By David Payne (auth.)
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The first mention of a sketch featuring this character dates from the dawn of Dickens's success: his response to Macrone's 1835 offer to publish a collection of his sketches, in which he assured Macrone that he had an abundance of materials for the project, including a paper called "The Hospital" (PL 1: 81-4). With the advent of Pickwick, it was not until a year later that "The Hospital Patient" appeared in the Carlton Chronicle of 6 August 1836, part of yet another project called "Leaves from an unpublished Volume by Boz," but buried under the avalanche of work Dickens created for himself in the autumn.
Instantly, Nancy's body begins to emit messages which only Oliver and the reader are in a position to decode: The girl burst into a laugh; drew her shawl more closely round her; and they walked away. But Oliver felt her hand tremble; and, looking up in her face as they passed a gas lamp, saw that it had turned a deadly white. (OT 99) The entire narrative procedure is repeated a few pages later, when Fagin beats Oliver for attempting to escape; and this time, Nancy's "transport of frenzy" prefigures the moment of violent unanimity to come: "'I wish I had been struck dead in the street, or had changed places with them we passed so near to-night, before I had lent a hand,"' she exclaims, The Cockney and the Prostitute 39 and faints shortly afterward (104).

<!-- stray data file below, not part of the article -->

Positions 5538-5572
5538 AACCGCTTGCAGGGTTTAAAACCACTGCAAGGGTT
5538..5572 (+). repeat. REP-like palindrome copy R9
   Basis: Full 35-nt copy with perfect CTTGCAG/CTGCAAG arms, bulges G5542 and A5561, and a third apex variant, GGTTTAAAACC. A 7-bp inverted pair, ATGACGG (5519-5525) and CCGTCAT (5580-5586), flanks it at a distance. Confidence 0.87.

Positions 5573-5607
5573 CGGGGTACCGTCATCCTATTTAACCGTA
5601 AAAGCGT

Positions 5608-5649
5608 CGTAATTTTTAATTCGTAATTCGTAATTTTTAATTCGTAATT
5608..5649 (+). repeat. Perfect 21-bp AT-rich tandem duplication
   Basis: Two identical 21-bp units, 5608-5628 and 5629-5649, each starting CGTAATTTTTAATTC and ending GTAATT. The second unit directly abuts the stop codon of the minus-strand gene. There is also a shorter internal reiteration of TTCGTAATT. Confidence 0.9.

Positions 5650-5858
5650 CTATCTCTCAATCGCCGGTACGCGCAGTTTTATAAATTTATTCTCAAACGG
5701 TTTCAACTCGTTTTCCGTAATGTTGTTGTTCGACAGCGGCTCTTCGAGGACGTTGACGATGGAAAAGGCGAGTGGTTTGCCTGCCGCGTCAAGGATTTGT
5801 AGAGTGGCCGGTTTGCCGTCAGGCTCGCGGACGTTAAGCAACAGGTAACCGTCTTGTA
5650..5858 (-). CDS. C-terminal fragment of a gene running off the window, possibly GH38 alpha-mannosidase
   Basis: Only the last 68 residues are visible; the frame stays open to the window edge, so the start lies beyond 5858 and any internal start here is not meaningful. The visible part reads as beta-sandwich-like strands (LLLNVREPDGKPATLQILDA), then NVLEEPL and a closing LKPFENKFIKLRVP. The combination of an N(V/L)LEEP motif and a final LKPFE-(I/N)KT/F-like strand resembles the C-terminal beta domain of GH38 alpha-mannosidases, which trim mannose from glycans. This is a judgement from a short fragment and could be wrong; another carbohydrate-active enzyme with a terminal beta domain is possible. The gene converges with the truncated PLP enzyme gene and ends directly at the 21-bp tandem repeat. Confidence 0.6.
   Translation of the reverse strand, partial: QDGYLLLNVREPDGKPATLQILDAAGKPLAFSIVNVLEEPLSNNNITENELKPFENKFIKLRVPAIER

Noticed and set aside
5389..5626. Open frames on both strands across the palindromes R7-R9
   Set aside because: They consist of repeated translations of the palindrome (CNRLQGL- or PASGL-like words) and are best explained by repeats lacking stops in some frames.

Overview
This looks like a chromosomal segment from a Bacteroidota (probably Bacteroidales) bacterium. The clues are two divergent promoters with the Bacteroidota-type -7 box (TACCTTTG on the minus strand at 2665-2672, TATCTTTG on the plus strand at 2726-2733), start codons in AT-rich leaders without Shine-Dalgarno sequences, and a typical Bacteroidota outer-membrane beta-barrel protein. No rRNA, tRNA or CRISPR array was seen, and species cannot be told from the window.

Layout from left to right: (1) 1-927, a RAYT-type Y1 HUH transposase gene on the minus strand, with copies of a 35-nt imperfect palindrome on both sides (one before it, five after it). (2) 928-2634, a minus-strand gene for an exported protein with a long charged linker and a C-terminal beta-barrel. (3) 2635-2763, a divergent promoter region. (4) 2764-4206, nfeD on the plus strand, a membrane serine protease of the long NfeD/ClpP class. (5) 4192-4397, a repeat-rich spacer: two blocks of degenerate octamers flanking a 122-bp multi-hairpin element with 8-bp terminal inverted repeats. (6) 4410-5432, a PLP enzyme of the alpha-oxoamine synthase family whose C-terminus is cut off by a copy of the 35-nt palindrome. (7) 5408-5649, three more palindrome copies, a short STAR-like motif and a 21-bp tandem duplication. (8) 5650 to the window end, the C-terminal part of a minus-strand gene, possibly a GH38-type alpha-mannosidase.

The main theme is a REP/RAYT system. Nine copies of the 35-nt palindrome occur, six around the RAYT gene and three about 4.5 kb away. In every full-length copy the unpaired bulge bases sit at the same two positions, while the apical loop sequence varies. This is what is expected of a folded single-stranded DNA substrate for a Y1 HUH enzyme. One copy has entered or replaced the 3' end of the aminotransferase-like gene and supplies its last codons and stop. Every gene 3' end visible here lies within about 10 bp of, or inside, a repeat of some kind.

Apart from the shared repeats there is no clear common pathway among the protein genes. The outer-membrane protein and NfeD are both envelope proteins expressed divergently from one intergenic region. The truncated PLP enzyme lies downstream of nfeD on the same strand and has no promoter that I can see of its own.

It is true that as early as 1776, at the conclusion of The Wealth ofNations, Adam Smith had speculated on the deleterious effects of the historical tendency towards industrial specialization, or "the division of labor," with which he had begun his discussion. " 4 But qualifying comments like these, buried at the back of Smith's treatise, are an exception to the British rule of "political economy" after 1789. Though radical writers of the 1790s such as Cobbett and Blake inveighed against what the latter called the "dark Satanic Mills," they were no less affected than their counterparts on the center and right by a nationalist political idiom, mastered by Burke, which deplored social theory in general, and its systematic and critical (meaning French and Revolutionary) varieties in particular.